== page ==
The UK's share of the global CO2 budget runs out in 2 years
The UK's per capita share of this global CO2 budget will run out in 2 years (at the end of 2024).
This timescale is very far from what UK citizens have been led to believe, so the calculations are set out here in detail so that readers can decide for themselves.
To stay within 1.5°C of global warming, immediate radical action is needed to phase out the burning of fossil fuels.
What is the CO2 budget?The CO2 released from burning fossil fuels persists in the atmosphere for thousands of years, and so the concentration of CO2 in the atmosphere has been steadily rising for the last 150 years (since large scale burning of fossil fuels commenced).
As the concentration of CO2 in the atmosphere increases, so does the average global temperature. There is a scientific consensus that we must make great efforts to limit global warming to 1.5°C - see document 54.
From the total amount of CO2 emitted by mankind in the past, and the effect it has had, we can estimate the limit to further emissions of CO2 if we are to keep global warming within a particular limit e.g. 1.5°C.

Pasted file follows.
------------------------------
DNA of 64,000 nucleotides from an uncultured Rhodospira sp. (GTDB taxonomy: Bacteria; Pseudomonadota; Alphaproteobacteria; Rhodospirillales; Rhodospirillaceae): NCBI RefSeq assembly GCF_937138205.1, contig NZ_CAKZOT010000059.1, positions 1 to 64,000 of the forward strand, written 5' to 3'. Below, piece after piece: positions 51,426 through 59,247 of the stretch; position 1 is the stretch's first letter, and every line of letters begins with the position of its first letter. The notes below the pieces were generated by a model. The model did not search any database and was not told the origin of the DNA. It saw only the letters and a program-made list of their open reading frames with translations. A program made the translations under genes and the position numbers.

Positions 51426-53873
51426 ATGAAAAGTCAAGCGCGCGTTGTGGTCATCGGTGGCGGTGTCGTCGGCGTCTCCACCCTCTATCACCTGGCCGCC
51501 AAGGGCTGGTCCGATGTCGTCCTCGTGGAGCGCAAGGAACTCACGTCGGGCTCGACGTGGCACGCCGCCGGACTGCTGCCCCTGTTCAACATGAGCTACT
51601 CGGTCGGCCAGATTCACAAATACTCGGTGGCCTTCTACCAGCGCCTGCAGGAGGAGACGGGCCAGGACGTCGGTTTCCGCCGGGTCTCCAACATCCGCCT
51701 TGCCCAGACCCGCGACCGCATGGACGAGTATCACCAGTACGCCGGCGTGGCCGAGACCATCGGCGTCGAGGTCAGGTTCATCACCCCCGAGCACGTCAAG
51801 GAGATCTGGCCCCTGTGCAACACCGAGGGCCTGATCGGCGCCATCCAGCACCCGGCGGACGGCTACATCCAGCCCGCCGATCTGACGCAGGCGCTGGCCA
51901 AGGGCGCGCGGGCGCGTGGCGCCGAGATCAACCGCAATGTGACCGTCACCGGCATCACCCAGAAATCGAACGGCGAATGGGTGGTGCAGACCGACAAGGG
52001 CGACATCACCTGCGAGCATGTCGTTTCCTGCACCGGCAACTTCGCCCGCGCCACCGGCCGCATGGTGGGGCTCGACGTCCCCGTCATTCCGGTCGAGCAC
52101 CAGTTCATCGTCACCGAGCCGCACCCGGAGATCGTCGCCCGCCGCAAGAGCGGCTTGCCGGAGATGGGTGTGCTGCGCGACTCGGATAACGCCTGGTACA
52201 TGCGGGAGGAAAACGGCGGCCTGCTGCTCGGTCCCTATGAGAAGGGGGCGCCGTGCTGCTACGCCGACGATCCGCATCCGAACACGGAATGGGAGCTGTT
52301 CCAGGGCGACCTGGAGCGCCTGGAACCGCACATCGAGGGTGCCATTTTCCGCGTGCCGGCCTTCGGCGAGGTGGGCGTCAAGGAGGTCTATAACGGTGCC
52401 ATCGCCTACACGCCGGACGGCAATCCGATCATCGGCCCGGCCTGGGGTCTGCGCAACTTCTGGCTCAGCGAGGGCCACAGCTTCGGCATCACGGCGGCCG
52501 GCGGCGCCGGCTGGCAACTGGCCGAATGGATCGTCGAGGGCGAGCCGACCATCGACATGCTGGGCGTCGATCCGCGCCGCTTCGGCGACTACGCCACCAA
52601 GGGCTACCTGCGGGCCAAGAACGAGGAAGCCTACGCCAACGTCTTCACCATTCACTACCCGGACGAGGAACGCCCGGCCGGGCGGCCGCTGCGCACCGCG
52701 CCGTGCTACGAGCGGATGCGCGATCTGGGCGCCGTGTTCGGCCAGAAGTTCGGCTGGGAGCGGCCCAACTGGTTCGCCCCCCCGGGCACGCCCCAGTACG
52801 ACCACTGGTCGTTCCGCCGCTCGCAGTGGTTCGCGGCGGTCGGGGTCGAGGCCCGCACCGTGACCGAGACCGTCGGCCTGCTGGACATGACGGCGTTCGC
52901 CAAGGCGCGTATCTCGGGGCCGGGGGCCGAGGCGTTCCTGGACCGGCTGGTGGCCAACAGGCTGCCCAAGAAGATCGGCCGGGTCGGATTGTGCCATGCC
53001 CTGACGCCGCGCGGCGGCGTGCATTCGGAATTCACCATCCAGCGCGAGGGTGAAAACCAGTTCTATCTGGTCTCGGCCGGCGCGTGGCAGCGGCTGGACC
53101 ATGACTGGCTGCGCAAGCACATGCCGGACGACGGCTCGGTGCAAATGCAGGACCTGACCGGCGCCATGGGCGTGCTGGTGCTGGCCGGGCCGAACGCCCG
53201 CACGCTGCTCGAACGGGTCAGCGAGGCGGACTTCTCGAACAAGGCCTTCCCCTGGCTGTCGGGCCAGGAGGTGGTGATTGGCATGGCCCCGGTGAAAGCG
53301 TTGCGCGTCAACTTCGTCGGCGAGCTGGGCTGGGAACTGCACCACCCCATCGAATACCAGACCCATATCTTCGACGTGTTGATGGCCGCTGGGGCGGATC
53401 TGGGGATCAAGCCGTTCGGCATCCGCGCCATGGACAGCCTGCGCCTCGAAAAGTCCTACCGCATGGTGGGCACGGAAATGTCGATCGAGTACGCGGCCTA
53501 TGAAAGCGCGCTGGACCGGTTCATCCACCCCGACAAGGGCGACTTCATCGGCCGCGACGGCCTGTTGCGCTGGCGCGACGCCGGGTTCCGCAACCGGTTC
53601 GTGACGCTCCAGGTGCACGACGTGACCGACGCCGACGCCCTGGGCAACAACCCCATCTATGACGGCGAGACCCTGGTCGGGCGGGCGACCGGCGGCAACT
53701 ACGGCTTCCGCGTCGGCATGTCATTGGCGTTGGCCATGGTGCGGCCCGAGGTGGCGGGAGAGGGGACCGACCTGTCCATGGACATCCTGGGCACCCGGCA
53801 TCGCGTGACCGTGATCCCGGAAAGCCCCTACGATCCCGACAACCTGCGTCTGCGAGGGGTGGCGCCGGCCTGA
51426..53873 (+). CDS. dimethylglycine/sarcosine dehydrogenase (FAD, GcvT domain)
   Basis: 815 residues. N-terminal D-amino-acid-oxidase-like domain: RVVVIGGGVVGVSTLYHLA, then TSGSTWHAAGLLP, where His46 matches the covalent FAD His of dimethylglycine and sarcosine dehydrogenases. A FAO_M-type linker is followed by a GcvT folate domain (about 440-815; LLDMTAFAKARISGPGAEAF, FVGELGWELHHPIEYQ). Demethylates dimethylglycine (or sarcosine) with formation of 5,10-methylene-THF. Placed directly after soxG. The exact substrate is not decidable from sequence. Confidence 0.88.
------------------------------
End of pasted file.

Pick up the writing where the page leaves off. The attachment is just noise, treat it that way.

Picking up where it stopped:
This is known as the CO2 budget (or carbon budget).
By comparing the CO2 budget with current annual CO2 emissions, we can calculate how long the budget will last if no changes are made, which indicates the degree of urgency of action.
The UK's CO2 budgetThe AR6 WG1 report  was published by the Intergovernmental Panel on Climate Change (IPCC) in August 2021. (The IPCC is the United Nations body for assessing the science relating to climate change.)
The report includes figures for the CO2 budget for 1.5°C. The budget calculations had been adjusted slightly since the previous IPCC report of 2018, according to the further information available.
The calculationsThe mathematics are simple, but the conclusion of a timescale of 2 years is so far from what is being discussed that the calculations are set out here in detail, so that readers can decide for themselves.
1. The global CO2 budget to remain within 1.5°C of global warming with 67% confidence is given as 400 billion tonnes CO2 from the start of 2020. This is given in Table SPM.2 on page 38 of the report (reproduced here).
2. Dividing the 400 billion tonnes CO2 between the 8 billion world population gives 50 tonnes CO2 per person as a personal lifetime CO2 budget.
3. Since the UK's emissions are around 10 tonnes CO2 per person per year (document 23), the UK's per capita share will last 5 years from January 2020, that is until December 2024 - just 2 years away.
Most people are either unaware or in denial about the severity and urgency of the climate emergency.
Why the 2-year timescale should be common knowledge
- It is what the science says. There is much misinformation about climate change, but the mathematics of this calculation are simple and can be easily checked.
- The IPCC report of 2018  explained that "rapid and far-reaching transitions", taking just a few years would be needed.
- Other published CO2 budget calculations give similar conclusions (see below).